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Husband Finally Admits to Alcoholism but Still Blames Me

by Karen
(Orlando)

Hello, I have written before regarding my husband who is an alcoholic, verbally abusive, and has a gambling addiction. I think I have finally convinced him to move out and move forward with a divorce but he continues to feel that my lack of attention to him caused these issues.


I know I am not the cause of his addictions but somehow, I feel awful. I know this is part of his manipulation and control. He has wiped us out financially and I am frightened. I am determined to move on, some how, some way. My children are a mess. I am afraid of the lasting effects of their father's problems.

I am going to try to convince them to go to counseling. I feel so depleted, used, and worn. I know their has to be some kind of hope in feeling better and that life will improve. I need someone to please tell me that I did not cause this awfulness and pain.

Alcoholism-and-Drug-Addiction-Help.com Answer



Hi Karen

Nice hearing from you again and take pride in the fact that you've made a decision to take a positive step forward with your life, despite the fear and uncertainty you're feeling at the moment. That's normal.

Remember your husband's alcoholism is something you have no control over and that you in no way contributed to his illness. And his blaming you is part of the manipulation that alcoholics are so good at playing so don't feel guilty at all. His alcoholism is entirely his responsibility and until he accepts that, he'll struggle to make a full recovery.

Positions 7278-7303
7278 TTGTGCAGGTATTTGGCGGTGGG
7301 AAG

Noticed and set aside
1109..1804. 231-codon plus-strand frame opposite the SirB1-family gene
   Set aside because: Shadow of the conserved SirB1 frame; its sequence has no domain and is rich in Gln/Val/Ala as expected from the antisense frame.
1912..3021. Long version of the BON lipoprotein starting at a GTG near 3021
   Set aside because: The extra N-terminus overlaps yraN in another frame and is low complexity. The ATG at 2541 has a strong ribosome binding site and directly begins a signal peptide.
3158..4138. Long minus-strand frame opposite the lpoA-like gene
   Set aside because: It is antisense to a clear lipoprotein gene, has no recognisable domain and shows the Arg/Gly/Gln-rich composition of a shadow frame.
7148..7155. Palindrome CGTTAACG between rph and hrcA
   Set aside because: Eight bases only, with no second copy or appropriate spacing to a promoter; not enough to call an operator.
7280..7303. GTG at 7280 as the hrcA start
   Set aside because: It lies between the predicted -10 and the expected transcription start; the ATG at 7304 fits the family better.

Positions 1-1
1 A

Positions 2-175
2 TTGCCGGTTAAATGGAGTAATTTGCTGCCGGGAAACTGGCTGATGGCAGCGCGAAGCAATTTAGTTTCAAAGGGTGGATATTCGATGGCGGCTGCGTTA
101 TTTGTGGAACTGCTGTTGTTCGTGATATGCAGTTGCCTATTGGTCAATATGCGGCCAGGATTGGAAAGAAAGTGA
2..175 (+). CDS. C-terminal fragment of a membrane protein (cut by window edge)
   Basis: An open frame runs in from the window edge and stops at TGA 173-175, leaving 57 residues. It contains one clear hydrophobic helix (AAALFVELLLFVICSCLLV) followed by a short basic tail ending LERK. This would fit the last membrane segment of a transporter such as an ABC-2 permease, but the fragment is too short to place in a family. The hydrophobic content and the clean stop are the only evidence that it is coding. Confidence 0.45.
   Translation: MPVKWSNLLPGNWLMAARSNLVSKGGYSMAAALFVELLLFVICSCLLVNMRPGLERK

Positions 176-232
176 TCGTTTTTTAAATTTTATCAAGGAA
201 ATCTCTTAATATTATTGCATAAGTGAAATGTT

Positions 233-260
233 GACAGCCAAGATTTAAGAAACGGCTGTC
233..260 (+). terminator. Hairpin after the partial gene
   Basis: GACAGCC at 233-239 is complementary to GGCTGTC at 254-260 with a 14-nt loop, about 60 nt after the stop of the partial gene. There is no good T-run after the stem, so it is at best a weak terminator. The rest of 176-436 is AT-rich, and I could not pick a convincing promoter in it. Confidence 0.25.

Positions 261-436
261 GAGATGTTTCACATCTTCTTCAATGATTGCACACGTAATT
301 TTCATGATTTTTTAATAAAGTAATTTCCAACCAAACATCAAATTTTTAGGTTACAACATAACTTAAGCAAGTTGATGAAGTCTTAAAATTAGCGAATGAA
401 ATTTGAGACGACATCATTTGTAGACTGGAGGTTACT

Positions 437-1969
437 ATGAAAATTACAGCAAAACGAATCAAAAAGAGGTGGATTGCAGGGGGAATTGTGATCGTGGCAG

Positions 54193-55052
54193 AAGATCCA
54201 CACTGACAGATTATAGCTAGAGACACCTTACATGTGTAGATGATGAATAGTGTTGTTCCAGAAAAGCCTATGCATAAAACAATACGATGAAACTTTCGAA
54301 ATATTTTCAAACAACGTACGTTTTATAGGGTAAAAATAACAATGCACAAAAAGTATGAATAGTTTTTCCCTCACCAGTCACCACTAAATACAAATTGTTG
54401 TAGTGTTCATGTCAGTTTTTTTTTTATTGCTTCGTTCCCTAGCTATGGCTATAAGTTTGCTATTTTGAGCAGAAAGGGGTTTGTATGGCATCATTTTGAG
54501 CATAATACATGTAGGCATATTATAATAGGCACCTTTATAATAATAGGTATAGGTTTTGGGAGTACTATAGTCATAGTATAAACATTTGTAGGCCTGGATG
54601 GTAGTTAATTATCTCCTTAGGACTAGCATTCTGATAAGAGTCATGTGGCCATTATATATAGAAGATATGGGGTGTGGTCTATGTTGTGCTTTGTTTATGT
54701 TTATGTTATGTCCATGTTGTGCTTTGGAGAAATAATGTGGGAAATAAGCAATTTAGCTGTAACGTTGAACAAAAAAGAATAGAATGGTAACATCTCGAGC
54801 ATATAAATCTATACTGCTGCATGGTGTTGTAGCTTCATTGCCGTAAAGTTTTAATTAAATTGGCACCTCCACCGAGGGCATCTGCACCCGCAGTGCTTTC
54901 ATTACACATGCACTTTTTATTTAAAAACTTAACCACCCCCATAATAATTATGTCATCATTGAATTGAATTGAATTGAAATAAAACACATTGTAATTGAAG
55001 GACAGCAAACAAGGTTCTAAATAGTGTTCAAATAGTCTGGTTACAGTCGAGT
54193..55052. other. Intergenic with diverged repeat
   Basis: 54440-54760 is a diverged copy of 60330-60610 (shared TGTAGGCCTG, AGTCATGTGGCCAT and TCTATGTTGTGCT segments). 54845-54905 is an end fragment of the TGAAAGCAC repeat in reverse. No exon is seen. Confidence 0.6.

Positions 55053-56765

So what you need to do is start your own process of healing and recovery. Counseling, Al Anon and surrounding yourself with good people are great places to start. Because it won't always be easy and you'll still be faced with lots of self doubt.

But understand that that is normal and in time, as you begin to get to know yourself better, and what it is you really want/need, your life will begin to unfold in ways you can't even begin to imagine right now.

So don't let your husband's blaming distract you from your path. The best thing you can do is hope that he does manage to successfully overcome his alcoholism and bear him no ill will for all the pain he has caused you, because resentment will hurt you more than anyone.

But believe in yourself enough to know that the decision you've made is the right one, and that it's time to start focusing on your own well-being, happiness and growth. Do that and you'll be amazed at the hidden potential just waiting to come out of you.

So good luck and stay strong.

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